1. Be likeable. People hire qualified people they like. As a consultant, you are coming into their existing work family. They may have a great working relationship OR they may be experiencing “challenges” internally. Either way, they want someone who will be able to work with their people. It is important you investigate the team dynamics and so interest in their “Work Family” dynamics. At the Q&A portion of the interview is a good time to showcase this. A few sample questions would be:
    1. “What advice do you have for me on the best approach in building rapport with your team?”
    2. “Does your internal client (or team) have a particular type of consultant they work best with?”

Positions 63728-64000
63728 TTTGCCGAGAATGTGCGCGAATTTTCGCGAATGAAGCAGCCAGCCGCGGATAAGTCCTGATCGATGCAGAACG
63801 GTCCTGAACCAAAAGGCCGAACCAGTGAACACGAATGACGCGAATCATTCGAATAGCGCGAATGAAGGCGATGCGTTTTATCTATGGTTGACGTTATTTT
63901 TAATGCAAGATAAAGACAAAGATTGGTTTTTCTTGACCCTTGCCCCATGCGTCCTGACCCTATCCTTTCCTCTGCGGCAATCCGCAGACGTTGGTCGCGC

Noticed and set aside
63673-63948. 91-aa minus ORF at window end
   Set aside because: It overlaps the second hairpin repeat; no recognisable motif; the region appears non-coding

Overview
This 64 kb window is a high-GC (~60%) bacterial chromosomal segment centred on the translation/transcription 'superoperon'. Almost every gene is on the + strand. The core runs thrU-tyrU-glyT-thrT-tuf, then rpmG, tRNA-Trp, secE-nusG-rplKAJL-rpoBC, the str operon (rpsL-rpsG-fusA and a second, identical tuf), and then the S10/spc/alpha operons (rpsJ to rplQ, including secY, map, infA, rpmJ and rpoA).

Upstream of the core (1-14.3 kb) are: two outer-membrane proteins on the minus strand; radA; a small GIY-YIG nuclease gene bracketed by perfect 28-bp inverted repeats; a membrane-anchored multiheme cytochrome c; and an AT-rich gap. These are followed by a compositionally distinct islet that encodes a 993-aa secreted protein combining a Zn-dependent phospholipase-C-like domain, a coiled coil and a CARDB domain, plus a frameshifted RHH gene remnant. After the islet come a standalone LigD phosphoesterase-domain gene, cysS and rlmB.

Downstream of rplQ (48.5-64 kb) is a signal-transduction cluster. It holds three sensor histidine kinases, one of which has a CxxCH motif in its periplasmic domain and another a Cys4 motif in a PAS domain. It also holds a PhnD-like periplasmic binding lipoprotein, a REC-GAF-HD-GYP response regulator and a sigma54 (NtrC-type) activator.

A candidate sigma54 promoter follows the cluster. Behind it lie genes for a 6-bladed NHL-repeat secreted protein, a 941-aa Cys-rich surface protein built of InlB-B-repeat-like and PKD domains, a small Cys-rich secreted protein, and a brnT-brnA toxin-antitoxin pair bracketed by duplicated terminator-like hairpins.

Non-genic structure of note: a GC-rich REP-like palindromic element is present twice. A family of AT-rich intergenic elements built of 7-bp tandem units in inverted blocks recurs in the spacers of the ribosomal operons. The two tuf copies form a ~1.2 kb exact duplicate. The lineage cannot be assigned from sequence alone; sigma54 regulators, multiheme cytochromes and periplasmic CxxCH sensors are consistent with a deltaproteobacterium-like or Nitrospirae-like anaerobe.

3. “What is the best communication approach with both your internal clients and project team?” 
  2. Provide detailed answers briefly. When asked about your experience, provide the experience that is related to what they are looking for.  Nobody wants to listen to a long-winded answer that is NOT applicable to what his or her needs are. For example:  If you are asked “Tell us about your background?” It is not necessary to talk about outdated experience or go through your live story. Discuss what is relevant to them only.
  3. Thank you and next steps. Always thank everyone for their time and let them know you are interested, excited and have the experience to accomplish the tasks. Let them know you are available for any additional calls or questions they may have. Ask them where they are in the process, their timeline for a decisions and what to expect regarding next steps.